Interference question

  • Thread starter kankerfist
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  • #1
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I have run into a problem and I haven't been able to even begin figuring it out:

A point source of light with wavelength 589 nm is placed 0.4 mm above a mirror. Interference fringes are observed on a screen 6 m away, and the interface is between the light coming from the source and the light reflected off the mirror. Find the spacing of the fringes.

-I know that fringes will occur every time the phase changes by 2 pi, and that in this case the phase change of the reflected light will be:

(difference of path)(2 pi)/wavelength

but I'm not sure if reflecting off the mirror causes a pi phase change cause the index of refraction of the mirror is not given, so I can't tell if it is greater than the index of air. But my real problem is finding the path difference and relating it to the screen that is 6m away. Any hints on where to begin?
 

Answers and Replies

  • #2
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I just found that mirrors do cause a phase change of pi, but I still can't figure out how to relate path difference to the fringes on the screen
 
  • #3
Hootenanny
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If we assume that the wave is reflected back along its line of propagation, then the phase angle between the reflected ray and the original ray will be [itex]\pi[/itex]as you say. So now you have two sources of light with a phase angle of [itex]\pi[/itex] between them and a path difference of 0.4mm. Does that make sense?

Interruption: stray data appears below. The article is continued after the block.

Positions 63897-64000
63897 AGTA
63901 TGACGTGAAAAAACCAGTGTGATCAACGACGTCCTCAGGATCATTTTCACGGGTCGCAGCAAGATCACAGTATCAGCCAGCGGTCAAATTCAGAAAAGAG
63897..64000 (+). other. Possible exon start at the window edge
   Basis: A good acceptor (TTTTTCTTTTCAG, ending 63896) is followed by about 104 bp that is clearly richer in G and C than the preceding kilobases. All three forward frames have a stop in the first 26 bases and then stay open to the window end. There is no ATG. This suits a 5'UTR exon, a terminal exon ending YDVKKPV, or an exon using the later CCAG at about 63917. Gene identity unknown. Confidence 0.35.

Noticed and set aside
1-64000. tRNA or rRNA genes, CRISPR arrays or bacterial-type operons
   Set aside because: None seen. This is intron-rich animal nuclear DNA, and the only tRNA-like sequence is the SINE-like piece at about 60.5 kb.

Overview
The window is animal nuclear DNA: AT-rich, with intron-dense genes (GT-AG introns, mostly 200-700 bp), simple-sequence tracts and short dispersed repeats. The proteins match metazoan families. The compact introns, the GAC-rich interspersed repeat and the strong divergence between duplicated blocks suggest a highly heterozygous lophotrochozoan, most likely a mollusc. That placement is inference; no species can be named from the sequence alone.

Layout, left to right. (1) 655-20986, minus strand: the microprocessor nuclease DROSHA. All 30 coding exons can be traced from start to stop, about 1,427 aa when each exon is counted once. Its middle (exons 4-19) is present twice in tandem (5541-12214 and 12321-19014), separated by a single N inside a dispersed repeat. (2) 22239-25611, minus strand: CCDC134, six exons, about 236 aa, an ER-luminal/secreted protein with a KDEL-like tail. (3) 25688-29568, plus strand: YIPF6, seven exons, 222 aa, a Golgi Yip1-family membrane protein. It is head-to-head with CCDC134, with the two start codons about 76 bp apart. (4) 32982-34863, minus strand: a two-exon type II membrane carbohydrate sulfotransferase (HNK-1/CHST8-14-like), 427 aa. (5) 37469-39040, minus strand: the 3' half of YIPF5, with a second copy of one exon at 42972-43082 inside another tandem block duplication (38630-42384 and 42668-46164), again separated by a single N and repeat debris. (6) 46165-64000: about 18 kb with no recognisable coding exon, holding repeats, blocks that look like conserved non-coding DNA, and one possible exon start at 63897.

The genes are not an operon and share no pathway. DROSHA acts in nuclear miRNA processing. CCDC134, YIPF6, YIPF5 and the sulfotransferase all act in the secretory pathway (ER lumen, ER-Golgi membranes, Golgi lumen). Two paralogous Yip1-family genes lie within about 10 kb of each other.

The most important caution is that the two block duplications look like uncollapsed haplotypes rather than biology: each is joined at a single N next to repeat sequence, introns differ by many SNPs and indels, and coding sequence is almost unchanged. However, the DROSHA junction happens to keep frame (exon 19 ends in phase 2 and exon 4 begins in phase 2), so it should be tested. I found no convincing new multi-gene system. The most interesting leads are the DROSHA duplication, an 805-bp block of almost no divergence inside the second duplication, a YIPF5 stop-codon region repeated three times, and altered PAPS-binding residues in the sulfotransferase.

Edit: So you figured the first bit out while I was typing (guess I should type faster). Now, dark fringes occur when the two waves incident on the screen have a phase angle of [itex]n\pi[/itex] where [itex]n\in\mathbb{Z}[/itex]. Since your two wave sources now have a phase angle of [itex]\pi[/itex] destructive interference will occur when the path difference is an integer number of times the wavelength of the light. Do you follow?
 
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  • #4
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I was under the impression their path difference would only be 0.4mm for the light ray reflecting off the mirror directly behind the light source.
 
  • #5
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Maybe this picture will help:
phys.jpg


Phase difference at point P will be:
pi + (a + b)(2 pi) / wavelength

Maybe I need to find a function that gives the phase shift at point P in terms of (a + b)...not sure though
 
  • #6
andrevdh
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Put point P a distance 0.4 mm on the other side of the mirror (P`) along the perpendicular to the surface of the mirror. A reflected ray will then travel straight from P` to a point on the screen.
 

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